Guest Opinion: Feeding children well makes good economic sense

2010-09-12T00:05:00Z Guest Opinion: Feeding children well makes good economic senseVIRGINIA MERMEL, BARBARA HAILSTONE and DAYLE HAYES The Billings Gazette

When the U.S. House of Representatives returns to Washington on Monday, it will have many important issues on its legislative plate. As nutritionists, we believe that no pending legislation is more important than child nutrition reauthorization, known in the House as Improving Nutrition for America’s Children Act or H.R. 5504. This bill reauthorizes funding and strengthens standards for all of the child nutrition programs, including the Special Supplemental Nutrition Program for Women, Infants and Children, Child and Adult Care Food Program, school breakfast and lunch programs, Summer Food Service program, and Fresh Fruit and Vegetable Program.

Added together, these programs provide food to over 116,000 Montanans every school day and spend more than $52 million per year with Treasure State businesses and growers. Here’s how these programs directly benefit our friends and neighbors in Montana:

• WIC food packages serve 21,110 high-risk pregnant and breast-feeding women, infants and children per month. This includes about half of all infants born in the state and translates into $13 million in WIC business for local grocers per year. Through the new Montana WIC Farm Direct program, local growers will also be seeing WIC dollars for sales of their local fruits and vegetables.

• CACFP serves approximately half of all children in childcare facilities (licensed centers, Head Start, registered day care homes and emergency shelters that include children). In fiscal year 2009, Montana CACFP distributed $8 million for 7 million meals to approximately 15,000 children. Childcare facilities use CACFP funds to purchase food supplies of their choice, from a variety of sources (wholesale food suppliers, grocery stores, warehouses, farms and gardens).

• Schools serve 80,000 lunches and 24,000 breakfasts daily. Half of the lunches and two thirds of the breakfast meals are served to children who qualify for free or reduced-price meals based on household income. Montana schools received almost $29 million (2009-10 school year) in U.S. Department of Agriculture reimbursement for school meals.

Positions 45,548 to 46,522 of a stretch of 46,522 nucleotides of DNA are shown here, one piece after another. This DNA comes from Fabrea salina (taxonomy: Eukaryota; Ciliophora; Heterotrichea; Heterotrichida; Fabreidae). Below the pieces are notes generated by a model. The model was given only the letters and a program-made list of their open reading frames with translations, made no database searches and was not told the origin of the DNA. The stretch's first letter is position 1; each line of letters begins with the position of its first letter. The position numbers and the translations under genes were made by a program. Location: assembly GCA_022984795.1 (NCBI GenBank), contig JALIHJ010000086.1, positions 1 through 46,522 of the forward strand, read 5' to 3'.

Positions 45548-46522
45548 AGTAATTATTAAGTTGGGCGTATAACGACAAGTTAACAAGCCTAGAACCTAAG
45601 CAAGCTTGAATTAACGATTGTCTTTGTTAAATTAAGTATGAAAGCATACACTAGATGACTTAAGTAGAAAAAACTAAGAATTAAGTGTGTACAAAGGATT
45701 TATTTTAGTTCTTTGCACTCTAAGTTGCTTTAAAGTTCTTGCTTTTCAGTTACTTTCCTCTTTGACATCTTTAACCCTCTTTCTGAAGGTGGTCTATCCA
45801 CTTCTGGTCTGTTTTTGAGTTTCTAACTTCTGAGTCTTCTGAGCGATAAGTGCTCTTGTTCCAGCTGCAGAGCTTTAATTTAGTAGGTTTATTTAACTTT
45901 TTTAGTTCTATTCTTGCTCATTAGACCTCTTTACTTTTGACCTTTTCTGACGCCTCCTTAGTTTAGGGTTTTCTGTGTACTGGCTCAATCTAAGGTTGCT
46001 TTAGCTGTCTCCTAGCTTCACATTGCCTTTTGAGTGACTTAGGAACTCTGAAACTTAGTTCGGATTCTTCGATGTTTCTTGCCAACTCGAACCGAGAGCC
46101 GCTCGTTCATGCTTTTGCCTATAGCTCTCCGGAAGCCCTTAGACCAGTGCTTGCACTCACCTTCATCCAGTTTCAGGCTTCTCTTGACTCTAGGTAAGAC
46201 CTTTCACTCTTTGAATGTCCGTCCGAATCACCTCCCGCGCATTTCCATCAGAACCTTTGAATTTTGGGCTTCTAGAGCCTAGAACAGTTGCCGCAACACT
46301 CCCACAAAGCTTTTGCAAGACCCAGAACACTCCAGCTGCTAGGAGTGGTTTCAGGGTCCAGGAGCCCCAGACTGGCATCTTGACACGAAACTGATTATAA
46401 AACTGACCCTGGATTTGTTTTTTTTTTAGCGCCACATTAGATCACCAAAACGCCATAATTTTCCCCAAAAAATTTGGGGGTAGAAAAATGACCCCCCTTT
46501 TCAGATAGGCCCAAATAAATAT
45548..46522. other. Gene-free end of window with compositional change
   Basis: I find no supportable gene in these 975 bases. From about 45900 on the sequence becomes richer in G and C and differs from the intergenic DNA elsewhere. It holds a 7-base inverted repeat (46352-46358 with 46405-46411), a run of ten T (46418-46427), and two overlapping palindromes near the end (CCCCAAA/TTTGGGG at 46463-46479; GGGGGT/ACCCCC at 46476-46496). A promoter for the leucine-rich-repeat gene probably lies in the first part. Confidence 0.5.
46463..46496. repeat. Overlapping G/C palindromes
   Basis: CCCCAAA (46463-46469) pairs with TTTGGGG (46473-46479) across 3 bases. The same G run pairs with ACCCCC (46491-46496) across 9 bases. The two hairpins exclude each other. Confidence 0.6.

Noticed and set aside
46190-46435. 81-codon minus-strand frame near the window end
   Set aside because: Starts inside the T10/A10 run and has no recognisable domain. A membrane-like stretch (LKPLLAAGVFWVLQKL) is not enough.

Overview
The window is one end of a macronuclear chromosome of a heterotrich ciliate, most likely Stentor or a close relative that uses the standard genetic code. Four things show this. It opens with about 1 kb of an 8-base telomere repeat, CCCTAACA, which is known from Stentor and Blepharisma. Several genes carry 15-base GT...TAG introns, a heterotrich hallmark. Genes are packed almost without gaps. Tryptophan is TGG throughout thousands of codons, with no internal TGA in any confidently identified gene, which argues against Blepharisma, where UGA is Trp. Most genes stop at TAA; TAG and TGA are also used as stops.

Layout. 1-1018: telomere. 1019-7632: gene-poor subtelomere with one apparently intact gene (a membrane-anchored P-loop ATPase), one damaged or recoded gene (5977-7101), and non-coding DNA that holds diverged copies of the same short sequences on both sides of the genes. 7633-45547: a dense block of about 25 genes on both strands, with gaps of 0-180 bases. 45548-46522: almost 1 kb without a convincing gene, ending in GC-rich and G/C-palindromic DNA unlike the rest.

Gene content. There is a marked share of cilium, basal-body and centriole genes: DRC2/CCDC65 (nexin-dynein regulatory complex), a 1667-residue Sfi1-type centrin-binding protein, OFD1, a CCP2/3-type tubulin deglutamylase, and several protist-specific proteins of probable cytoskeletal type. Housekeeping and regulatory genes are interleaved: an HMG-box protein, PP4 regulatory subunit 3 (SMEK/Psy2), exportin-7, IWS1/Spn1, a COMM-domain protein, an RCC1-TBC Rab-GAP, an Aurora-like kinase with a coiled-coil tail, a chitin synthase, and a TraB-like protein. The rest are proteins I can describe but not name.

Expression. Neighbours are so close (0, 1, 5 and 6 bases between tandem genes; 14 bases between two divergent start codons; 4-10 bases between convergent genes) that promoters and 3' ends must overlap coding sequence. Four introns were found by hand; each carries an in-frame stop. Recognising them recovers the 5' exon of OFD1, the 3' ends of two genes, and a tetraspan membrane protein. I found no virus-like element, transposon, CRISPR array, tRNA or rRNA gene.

• Schools get more than $1 million to offer fresh fruit and vegetable snacks to children in low-income areas of Montana. Schools can purchase fruits and vegetables from local producers. Schools and other nonprofit sponsors also receive more than $1 million (FY 2009) in USDA funds to provide healthy meals and snacks to low-income children during the summer months.

The U.S. Senate passed its version of child nutrition reauthorization, the Healthy, Hunger-Free Kids Act, unanimously in mid-August, just before the summer recess. We applaud Sens. Max Baucus and Jon Tester for their support of this vote. Fortunately, even in these contentious political times, child nutrition is a bipartisan issue. Richard Lugar, longtime Republican senator from Indiana, wrote in The New York Times prior to the vote that these programs “have proved vital to our youth, families and schools for decades, and that are especially important during this time of economic stress.”

As taxpayers, we urge our U.S. representative, Denny Rehberg, to actively work for swift passage of Improving Nutrition for America’s Children Act for one simple reason: It is far cheaper to fund child nutrition programs now than to play catch-up down the line. When Montana’s youth are chronically underfed or poorly nourished, it often causes irreparable harm to their physical, mental and cognitive development. In Senator Lugar’s words: “Year-round child nutrition programs, on top of improving children’s health and teaching them to eat better, are critical to academic success. The school breakfast program has been directly linked to gains in math and reading scores, attendance and behavior, and speed and memory on cognitive tests.”

Bottom line: When Montana youth suffer from chronic hunger and undernutrition, it increases our state’s costs for health care, education and social services, as well as impeding our work force development. Feeding young children well is more than a humanitarian imperative. It makes good economic sense for maximizing our education dollars and publicly financed social services network.

Virginia Lee Mermel, Ph.D., CNS, is chair of the Billings Public Schools School Health Advisory Committee. Barbara Hailstone, R.D., and Dayle Hayes, M.S., R.D., are co-chairs of Billings Action for Healthy Kids.

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